To ascertain the resistance to attack by molten cryolite and molten aluminum, samples of the refractory compos1- tion and of the conventional carbon pot lining were submerged in a typical reduction pot bath of molten cryolite containing aluminum oxide at 980 C. for four hours, and the samples were connected to a source of DC. power so that they operated as cathodes in the same manner as a pot lining. An average current density of 5.0 amperes per square inch was maintained on the carbon sample while the refractory was exposed to a current density of 12.7 amperes per square inch. At the end of two hours, the refractory exhibited essentially no change in volume, a weight increase of 2%, and there was no evidence of attack by the bath nor by the molten aluminum formed during the reduction process. The carbon lining underwent a volume increase of 3%, a weight loss of 42.1% and was extensively attacked by the cryolite and molten aluminum.

It is to be understood that the composition and process of making it herein described may be varied without departing from the invention, and that the use of the products is not limited to any specific field or fields of application.

Having thus described the present invention, we claim:

1. A refractory composition consisting essentially of to by weight titanium cyanonitride and 15 to 30% by weight aluminum nitride characterized by a low electrical resistivity of from approximately 100 to 500 x 10- ohm inches, and by substantially chemical inertness to molten cryolite and molten aluminum metal.

2. A refractory composition consisting essentially of 70 to 85% by weight titanium cyanonitride, 15 to 30% by weight aluminum nitride and not over 10% by weight of oxide impurities characterized by a low electrical resistivity of from approximately 100 to 500 10- ohm inches, and by substantially chemical inertness to molten cryolite and molten aluminum metal.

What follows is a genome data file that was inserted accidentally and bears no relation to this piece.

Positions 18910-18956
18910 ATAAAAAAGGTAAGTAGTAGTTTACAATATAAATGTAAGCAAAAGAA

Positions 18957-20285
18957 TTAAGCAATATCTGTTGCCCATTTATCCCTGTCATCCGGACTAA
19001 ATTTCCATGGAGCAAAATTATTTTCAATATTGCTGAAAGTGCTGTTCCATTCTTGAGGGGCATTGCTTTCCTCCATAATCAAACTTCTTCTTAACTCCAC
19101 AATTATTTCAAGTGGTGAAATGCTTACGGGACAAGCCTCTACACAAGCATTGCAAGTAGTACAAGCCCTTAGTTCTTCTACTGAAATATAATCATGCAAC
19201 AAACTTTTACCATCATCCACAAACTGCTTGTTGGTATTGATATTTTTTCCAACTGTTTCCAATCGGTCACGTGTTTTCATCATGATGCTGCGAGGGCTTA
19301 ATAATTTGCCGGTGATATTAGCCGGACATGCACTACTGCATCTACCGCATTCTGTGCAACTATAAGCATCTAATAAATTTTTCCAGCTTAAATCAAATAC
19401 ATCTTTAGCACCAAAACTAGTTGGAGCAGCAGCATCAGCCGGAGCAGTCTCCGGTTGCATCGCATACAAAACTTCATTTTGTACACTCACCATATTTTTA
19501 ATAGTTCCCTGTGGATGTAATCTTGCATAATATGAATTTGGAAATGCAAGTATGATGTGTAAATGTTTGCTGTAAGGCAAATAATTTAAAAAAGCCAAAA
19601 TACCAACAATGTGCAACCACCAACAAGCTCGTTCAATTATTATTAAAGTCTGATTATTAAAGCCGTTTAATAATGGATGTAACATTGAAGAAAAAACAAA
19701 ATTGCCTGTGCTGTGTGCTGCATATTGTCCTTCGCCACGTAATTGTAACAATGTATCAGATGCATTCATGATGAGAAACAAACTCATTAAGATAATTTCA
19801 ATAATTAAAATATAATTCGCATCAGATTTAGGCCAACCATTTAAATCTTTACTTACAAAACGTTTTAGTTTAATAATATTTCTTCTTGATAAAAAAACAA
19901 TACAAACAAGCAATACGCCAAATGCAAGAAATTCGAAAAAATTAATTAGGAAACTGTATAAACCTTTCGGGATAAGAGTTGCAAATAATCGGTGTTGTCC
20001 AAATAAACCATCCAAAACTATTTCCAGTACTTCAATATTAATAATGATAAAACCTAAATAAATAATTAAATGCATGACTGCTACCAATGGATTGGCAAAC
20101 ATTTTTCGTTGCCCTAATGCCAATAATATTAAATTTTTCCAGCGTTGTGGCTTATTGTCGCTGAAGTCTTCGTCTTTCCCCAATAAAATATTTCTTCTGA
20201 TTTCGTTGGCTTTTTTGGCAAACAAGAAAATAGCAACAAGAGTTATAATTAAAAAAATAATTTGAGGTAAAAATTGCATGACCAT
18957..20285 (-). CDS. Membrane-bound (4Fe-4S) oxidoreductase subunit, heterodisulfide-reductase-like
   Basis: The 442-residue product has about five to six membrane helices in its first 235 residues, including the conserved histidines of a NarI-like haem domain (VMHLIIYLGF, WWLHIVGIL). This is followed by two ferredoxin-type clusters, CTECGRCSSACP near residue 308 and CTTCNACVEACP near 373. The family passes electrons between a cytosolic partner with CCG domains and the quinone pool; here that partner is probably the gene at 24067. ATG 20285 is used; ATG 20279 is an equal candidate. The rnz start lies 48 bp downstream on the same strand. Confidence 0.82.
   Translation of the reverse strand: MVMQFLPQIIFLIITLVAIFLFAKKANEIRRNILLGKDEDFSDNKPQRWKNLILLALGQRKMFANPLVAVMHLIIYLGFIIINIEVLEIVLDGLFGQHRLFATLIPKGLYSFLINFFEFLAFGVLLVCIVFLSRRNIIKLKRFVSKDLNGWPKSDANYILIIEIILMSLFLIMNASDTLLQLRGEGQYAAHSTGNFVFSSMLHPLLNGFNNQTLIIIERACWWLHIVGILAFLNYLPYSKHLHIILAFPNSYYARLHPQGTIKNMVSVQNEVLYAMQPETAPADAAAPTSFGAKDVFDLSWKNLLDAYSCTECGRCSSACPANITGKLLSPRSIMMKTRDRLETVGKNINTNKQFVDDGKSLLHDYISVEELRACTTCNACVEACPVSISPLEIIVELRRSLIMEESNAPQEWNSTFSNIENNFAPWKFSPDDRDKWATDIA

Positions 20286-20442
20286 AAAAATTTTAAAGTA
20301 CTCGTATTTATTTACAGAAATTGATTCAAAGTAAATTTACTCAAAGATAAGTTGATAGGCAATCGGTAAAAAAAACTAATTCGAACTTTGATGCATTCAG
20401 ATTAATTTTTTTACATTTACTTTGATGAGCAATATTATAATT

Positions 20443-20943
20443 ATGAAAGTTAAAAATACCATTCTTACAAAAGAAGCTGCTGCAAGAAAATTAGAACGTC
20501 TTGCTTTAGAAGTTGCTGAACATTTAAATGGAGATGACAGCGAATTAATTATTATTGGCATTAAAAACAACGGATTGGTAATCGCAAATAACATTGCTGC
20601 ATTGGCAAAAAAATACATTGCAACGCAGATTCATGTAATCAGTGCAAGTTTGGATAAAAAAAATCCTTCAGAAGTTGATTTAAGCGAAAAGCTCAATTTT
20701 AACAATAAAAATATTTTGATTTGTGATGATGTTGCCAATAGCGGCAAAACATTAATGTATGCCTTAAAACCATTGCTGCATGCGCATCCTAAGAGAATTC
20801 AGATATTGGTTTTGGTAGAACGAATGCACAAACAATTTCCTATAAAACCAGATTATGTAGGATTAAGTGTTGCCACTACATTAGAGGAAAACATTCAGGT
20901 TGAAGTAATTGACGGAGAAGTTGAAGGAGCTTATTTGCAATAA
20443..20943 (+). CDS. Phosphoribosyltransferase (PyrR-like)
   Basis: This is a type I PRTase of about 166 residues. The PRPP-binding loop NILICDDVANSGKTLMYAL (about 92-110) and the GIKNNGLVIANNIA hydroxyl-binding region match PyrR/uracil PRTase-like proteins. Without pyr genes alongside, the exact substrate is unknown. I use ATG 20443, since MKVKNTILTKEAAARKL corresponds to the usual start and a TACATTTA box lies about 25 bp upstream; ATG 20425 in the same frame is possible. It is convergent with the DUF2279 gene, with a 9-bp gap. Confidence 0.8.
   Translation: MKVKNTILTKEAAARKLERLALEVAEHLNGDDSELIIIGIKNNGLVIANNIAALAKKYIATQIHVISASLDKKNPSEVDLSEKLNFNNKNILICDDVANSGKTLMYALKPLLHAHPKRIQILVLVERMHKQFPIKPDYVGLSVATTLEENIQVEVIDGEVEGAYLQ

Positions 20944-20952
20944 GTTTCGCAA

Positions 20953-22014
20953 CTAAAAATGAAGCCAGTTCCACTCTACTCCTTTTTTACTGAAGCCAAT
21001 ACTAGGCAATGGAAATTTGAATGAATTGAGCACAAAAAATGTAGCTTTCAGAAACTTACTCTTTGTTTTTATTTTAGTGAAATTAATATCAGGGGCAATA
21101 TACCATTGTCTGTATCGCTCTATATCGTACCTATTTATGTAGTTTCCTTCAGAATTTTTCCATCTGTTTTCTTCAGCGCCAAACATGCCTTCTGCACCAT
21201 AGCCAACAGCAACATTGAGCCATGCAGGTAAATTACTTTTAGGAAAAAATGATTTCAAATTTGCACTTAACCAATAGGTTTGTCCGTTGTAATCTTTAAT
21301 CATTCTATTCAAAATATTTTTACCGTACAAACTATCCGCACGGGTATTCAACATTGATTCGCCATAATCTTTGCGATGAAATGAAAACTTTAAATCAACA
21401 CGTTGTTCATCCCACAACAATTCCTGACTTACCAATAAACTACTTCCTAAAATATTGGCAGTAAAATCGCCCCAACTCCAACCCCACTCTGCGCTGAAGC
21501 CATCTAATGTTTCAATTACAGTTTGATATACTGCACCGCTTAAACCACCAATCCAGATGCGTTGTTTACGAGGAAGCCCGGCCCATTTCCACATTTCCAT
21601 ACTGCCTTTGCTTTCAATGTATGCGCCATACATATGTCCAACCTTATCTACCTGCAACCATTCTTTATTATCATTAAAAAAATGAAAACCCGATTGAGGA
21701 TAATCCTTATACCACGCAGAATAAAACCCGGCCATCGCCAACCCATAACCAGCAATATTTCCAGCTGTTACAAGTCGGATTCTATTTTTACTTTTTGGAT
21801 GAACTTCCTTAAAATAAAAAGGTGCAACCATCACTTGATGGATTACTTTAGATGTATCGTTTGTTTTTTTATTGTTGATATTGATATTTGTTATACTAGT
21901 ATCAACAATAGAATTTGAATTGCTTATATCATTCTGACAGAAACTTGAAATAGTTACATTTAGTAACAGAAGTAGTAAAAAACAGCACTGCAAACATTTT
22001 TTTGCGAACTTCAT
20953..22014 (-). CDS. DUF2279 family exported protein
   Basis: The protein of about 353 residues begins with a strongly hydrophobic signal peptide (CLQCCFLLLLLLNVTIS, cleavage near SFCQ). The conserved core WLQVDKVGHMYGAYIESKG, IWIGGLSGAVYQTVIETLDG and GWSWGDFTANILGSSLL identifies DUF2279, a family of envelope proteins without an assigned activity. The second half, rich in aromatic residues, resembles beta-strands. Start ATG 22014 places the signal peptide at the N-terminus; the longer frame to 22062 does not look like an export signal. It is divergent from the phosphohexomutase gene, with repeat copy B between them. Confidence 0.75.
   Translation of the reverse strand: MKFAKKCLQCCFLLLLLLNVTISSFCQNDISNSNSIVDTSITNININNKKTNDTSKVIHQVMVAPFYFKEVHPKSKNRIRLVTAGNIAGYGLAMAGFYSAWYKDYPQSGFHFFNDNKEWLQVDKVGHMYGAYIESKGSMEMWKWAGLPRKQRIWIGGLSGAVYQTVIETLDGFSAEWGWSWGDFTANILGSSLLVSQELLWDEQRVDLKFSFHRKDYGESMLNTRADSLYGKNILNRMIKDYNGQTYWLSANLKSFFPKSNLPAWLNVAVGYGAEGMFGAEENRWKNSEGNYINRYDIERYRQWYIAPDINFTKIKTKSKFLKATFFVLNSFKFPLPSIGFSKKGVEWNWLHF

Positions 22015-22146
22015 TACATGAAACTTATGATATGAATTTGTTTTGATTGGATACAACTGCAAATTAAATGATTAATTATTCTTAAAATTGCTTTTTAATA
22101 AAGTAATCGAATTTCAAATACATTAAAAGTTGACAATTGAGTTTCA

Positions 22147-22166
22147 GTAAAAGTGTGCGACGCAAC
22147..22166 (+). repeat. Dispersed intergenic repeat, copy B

3. A method of making an article of manufacture comprising mixing 80 to by weight titanium cyanonitride with 10 to 20% by weight aluminum, both of said materials having a particle size of mesh or finer, compressing the mass in a mold to form a shaped body, heating the shaped body to about 650 to 700 C. for about 3 to 15 minutes while maintaining the shaped body at substantially constant pressure, releasing the pressure and cooling the shaped body to approximately 300 C., removing said shaped body from the mold, heating said shaped body in a chamber containing a non-oxidizing atmosphere containing at least 90% nitrogen from substantially room temperature to a soaking temperature of between about 1200 C. to 1800 C., soaking said body within that temperature for a sufiicient period to convert substantially all of the aluminum into aluminum nitride,

V cooling said body after the aluminum nitride has been formed, maintaining the gas flow until said body has cooled to approximately 300 C., removing said body from said chamber, and allowing said body to cool to room temperature in the atmosphere.

4. The method according to claim 3 wherein said body is slow fired in said non-oxidizing atmosphere at a rate of approximately 45 to 60 C. per hour.

References Cited in the file of this patent UNITED STATES PATENTS 2,439,290 Fetterley Apr. 6, 1948 2,480,475 Johnson Aug. 30, 1949 2,839,413 Taylor June 17, 1958

Patent Citations
Cited PatentFiling datePublication dateApplicantTitle
US2439290 *Jan 17, 1946Apr 6, 1948Norton CoComposition for igniter for rectifiers
US2480475 *Mar 12, 1946Aug 30, 1949Reynolds Metals CoRefractory
US2839413 *Mar 12, 1956Jun 17, 1958Carborundum CoRefractory body containing boron nitride
Referenced by
Citing PatentFiling datePublication dateApplicantTitle
US3328280 *Apr 7, 1964Jun 27, 1967Reynolds Metals CoElectrically conductive cermet compositions
US3408312 *May 3, 1967Oct 29, 1968Reynolds Metals CoElectrically conductive cermet compositions
US4341611 *Dec 18, 1980Jul 27, 1982Reynolds Metals CompanyAlumina reduction cell
US4514268 *Dec 30, 1982Apr 30, 1985Corning Glass WorksElectrolytic Al production with reaction sintered cermet component
US4534835 *Dec 30, 1982Aug 13, 1985Corning Glass WorksElectrolytic Al production with reaction sintered multiphase ceramic
US4600481 *Dec 30, 1982Jul 15, 1986Eltech Systems CorporationAluminum production cell components
US4605633 *Dec 30, 1982Aug 12, 1986Corning Glass WorksReaction sintered multiphase ceramic
Classifications
U.S. Classification252/520.22, 204/291, 501/96.1, 501/98.4
International ClassificationC01B21/06
Cooperative ClassificationC04B35/58021, C04B35/645, C04B35/6303, C01B21/06
European ClassificationC01B21/06, C04B35/58H2C, C04B35/645, C04B35/63B